Chimp attack victim's body rejecting facial transplant

The Stamford woman who underwent a facial transplant five years ago after being nearly mauled to death by a chimpanzee was hospitalized Wednesday after doctors

FILE - In this Feb. 20, 2015 file photo, Charla Nash smiles as her care worker washes her face at her apartment in Boston. The Connecticut woman who underwent a face transplant five years ago after being attacked by a chimpanzee is back in a Boston hospital after doctors discovered her body is rejecting the transplant. Nash says doctors have decided to end an experimental drug treatment and put her back on her original medication in the hopes of reversing the rejection.  (AP Photo/Charles Krupa, File)

FILE - In this Feb. 20, 2015 file photo, Charla Nash smiles as her care worker washes her face at her apartment in Boston. The Connecticut woman who underwent a face transplant five years ago after being attacked by a chimpanzee is back in a Boston hospital after doctors discovered her body is rejecting the transplant. Nash says doctors have decided to end an experimental drug treatment and put her back on her original medication in the hopes of reversing the rejection. (AP Photo/Charles Krupa, File) (5/4/16)

STAMFORD - The Stamford woman who underwent a facial transplant five years ago after being nearly mauled to death by a chimpanzee was hospitalized Wednesday after doctors discovered her body is rejecting the transplant.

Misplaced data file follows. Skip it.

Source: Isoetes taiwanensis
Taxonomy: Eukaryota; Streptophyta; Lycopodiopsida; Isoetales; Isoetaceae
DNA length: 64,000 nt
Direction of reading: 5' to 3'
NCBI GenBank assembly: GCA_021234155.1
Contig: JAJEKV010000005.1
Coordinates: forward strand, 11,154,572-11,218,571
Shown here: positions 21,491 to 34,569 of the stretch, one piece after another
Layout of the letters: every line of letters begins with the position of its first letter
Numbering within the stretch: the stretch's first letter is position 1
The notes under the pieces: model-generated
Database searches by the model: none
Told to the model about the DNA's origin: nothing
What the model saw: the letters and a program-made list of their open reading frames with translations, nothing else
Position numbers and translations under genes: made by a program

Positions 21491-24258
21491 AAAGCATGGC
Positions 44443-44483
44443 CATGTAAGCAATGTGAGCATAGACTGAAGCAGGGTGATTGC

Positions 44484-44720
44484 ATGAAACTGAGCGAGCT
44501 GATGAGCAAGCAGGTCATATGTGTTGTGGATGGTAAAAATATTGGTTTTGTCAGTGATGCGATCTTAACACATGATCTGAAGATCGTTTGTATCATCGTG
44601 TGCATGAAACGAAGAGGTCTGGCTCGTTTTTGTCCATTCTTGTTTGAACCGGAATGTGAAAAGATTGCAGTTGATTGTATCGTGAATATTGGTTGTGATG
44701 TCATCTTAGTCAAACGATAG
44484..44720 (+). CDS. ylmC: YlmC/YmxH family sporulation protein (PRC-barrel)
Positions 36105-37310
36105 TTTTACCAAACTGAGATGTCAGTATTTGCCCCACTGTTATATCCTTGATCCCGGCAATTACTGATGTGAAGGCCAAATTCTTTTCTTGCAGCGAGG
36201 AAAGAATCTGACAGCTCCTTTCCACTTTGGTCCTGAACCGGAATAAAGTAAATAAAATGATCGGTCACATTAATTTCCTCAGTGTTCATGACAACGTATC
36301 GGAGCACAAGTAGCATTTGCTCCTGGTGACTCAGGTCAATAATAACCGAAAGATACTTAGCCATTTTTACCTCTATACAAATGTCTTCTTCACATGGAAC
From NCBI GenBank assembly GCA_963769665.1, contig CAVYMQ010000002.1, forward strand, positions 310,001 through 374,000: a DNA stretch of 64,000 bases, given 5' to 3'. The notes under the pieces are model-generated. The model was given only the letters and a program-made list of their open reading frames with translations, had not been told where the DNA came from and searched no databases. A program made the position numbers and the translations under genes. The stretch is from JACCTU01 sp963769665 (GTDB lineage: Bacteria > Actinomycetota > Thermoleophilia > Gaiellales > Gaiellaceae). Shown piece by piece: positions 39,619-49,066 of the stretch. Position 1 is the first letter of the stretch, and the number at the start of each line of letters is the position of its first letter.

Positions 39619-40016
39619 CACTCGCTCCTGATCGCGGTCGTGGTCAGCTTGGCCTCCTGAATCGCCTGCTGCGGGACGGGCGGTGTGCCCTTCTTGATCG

Charla Nash survived an attack in 2009 by a chimp owned by her best friend. Nash was so disfigured that she often wore a veil to keep from being seen.

Dr. Christine Hamilton-Hall operated on Nash after her skin, eyes, and facial bones were ripped apart by the chimp, who appeared in American television shows and commercials.

She says it's common for people's bodies to reject facial transplants.

"Any time you have a transplant, it's seen as a foreign body and it's something your body tries to reject, just like it tries to fight off a cold," she says.

News 12 is told doctors are hoping to reverse the rejection by weening Nash off of an experimental drug treatment paid for by the U.S. military and putting her back on her original medication.

Dr. Hamilton-Hall says anyone with a facial transplant would need to be on anti-rejection medications for their entire life. She says it won't take long to see if Nash is making progress.

"You start to see some idea within 24 to 48 hours," she says. "Just like if you were to have an allergic reaction to peanut butter, you give somebody Benadryl or an epipen and you can almost immediately see that they're getting better."

Dr. Hamilton-Hall says it's premature to say that Nash will lose her face despite changing her medications.

She says if Nash does lose the transplant, she will be eligible for another one.

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